A guide for the age of flexible working

A guide for the age of flexible working

It is estimated that by 2020 more than half of the workers in the U.S. will be doing some kind of extra work along with their day jobs. 

According to Deloitte, “Driven by accelerating connectivity, new talent models, and cognitive tools, work is changing. As robotics, AI, the gig economy and crowds grow, jobs are being reinvented, creating the ‘augmented workforce.’ We must reconsider how jobs are designed and work to adapt and learn for future growth.”

I could make thousands of more predictions and give quotations to support the fact that the way we are working is changing according to people’s shifting understanding of how a job should be.

I believe that since we are living with this new reality, most of us understand what the future of work is. However, what most of us cannot do is find a way to begin. Where should a person start from if she wants a freelance job? Where should a company go if they want an experienced manager for a project?

Luckily, the Turkish business society is very good with catching up on trends when they want to. There are many wonderful platforms full of opportunities. I will try to mention a few of them. The freelance market in Turkey is sophisticated enough that there has been diversification of platforms in accordance to needs.

Armut.com is the biggest platform especially for services like painting or cleaning houses and offices. Mutlubiev is a vertical market platform focusing on housecleaning alone.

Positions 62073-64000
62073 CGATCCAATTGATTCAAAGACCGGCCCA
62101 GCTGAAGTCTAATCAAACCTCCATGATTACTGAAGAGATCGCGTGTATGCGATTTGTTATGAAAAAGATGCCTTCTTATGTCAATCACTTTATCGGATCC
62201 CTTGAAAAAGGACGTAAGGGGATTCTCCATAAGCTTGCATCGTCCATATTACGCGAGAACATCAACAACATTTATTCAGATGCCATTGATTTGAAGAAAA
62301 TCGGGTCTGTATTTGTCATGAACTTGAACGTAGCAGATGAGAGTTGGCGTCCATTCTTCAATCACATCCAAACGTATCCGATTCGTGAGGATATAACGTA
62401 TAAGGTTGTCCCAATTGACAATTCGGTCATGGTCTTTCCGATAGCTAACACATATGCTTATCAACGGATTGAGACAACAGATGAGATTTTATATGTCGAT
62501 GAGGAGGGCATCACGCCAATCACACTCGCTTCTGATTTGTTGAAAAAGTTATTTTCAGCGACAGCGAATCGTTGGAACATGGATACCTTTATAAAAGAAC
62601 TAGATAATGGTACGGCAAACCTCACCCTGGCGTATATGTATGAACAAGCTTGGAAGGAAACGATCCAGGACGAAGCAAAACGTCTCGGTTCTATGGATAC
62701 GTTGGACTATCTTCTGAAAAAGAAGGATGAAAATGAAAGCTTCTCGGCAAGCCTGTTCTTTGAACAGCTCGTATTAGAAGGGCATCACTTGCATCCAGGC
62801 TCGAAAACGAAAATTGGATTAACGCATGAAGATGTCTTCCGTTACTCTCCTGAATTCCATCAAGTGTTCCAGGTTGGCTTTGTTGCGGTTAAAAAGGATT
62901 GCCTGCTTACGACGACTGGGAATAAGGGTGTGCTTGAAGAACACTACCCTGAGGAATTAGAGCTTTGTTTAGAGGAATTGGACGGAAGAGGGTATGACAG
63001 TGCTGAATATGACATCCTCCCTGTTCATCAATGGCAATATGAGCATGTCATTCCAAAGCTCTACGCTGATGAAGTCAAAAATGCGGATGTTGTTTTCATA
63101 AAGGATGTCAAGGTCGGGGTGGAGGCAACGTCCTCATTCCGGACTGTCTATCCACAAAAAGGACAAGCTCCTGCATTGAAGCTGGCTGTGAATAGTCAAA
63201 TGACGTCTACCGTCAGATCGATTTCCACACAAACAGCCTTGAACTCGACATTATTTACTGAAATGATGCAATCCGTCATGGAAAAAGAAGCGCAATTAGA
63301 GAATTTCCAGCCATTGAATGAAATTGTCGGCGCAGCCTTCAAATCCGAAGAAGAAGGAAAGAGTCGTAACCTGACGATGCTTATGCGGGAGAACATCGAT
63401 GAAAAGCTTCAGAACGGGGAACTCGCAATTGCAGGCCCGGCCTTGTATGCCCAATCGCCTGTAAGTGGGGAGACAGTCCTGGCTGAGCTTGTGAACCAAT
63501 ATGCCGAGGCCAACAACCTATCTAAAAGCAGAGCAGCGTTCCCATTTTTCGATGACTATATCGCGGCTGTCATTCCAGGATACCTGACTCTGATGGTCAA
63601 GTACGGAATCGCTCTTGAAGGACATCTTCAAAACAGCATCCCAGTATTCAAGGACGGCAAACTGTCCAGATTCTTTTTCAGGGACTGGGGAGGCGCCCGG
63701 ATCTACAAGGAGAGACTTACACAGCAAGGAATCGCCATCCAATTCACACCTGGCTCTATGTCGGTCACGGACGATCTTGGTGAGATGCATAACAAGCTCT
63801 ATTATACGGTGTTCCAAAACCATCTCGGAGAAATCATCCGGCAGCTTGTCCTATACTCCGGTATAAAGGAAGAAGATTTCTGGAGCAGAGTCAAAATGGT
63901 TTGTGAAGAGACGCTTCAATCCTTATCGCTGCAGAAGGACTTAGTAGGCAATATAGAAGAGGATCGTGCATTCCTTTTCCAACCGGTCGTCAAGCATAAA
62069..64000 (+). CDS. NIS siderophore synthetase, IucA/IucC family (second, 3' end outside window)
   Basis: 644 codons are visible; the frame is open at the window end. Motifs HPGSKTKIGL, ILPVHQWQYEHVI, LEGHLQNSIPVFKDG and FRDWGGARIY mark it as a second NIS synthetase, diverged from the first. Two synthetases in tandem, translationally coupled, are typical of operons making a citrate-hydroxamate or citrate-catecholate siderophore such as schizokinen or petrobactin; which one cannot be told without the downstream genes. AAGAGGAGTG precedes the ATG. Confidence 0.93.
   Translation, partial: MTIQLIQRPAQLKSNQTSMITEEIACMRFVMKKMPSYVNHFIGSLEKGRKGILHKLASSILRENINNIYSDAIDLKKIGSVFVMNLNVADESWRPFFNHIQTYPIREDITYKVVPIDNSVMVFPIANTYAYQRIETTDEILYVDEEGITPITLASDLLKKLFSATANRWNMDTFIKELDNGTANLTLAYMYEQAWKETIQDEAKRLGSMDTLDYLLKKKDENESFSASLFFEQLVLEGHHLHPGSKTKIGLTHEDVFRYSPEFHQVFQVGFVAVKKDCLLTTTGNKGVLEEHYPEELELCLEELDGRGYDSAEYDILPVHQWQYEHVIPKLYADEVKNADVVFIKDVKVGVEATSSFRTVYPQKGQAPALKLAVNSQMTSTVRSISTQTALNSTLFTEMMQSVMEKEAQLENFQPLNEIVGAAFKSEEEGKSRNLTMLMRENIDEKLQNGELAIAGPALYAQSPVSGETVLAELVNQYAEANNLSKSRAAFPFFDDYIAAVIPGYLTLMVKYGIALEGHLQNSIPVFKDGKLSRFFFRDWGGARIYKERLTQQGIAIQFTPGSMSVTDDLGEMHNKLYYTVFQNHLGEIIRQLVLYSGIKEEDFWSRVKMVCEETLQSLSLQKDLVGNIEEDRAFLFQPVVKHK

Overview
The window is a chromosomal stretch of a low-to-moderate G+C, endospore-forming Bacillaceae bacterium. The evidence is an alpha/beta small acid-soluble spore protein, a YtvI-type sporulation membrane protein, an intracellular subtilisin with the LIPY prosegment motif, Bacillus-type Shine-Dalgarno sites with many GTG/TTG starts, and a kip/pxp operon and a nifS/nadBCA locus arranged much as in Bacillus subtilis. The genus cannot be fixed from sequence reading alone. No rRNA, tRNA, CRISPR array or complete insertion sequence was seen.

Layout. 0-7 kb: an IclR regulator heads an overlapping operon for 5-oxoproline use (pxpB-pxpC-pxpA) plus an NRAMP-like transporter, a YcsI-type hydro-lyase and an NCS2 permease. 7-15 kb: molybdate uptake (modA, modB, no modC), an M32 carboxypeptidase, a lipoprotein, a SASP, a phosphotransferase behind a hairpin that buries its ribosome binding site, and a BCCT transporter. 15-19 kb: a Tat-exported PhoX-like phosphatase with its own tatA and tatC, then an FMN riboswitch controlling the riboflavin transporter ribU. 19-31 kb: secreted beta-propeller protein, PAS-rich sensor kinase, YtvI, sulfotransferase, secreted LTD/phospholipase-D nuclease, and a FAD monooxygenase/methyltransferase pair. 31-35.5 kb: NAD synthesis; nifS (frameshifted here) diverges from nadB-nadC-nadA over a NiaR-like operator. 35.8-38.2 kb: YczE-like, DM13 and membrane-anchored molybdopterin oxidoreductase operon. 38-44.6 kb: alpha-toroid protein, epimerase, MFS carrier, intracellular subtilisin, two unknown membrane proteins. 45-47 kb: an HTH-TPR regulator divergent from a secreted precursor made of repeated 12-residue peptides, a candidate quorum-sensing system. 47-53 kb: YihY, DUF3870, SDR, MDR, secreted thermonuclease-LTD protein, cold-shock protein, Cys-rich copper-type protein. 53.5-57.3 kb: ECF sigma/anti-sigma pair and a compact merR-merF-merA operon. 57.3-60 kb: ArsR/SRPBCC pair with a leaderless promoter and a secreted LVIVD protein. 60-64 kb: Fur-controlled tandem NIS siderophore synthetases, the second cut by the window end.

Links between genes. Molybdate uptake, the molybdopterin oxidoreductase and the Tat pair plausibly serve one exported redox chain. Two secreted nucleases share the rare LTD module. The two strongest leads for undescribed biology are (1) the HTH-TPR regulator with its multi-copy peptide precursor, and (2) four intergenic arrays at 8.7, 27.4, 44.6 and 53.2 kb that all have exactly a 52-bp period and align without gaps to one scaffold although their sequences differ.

If you are looking for a fast way to hire blue-collar workers, then there are two main options. The first one is a mobile application called 24saatteiş, which promises to find a job or a worker in 24 hours. The second is the kariyer.net-backed İşinolsun mobile application.

If you are looking for a senior specialist, then there is only one choice: Expertera. They are leading the way for experienced individuals to work in freelance jobs.

Creative jobs are the most competitive and most crowded market of all. However, they are all clones of Fiver. Sanaluzman’s founder Niyazi Bekiroğlu, who also owns a software company, told me that his own need for a specialist in one of his companies’ biggest projects laid the foundation for Sanaluzman. His own experience working with a coder based in Moscow was so life-changing that he wanted to implement it in Turkey on a larger scale. Sanaluzman is a platform for freelance creative works. However, it has a few major differences than the platforms that already exist. First of all, they work with İyzico and never get involved in money transactions. The payments are made through İyzico if both parties are satisfied with each other. The employer opens a vacancy for a creative job, then the creatives get in touch with the employer; if the parties agree, they both sign NDAs and service level agreements before the work starts. The agreed fee is reduced from the employer’s credit card but İyzico doesn’t make the payment unless the work is completed. If there is a dispute, then a panel of referees from Sanaluzman intervenes and tries to find a common ground between the two parties. This is unique to Sanaluzman as far as I know. Also, they have an application called SincApp, which records the working sessions of the freelancer if they want to. Therefore, in disputed situations, the creative has a tool to prove that she worked as agreed upon.

I wish Sanaluzman and all the other platforms well. Let’s see what the future of work holds for us.

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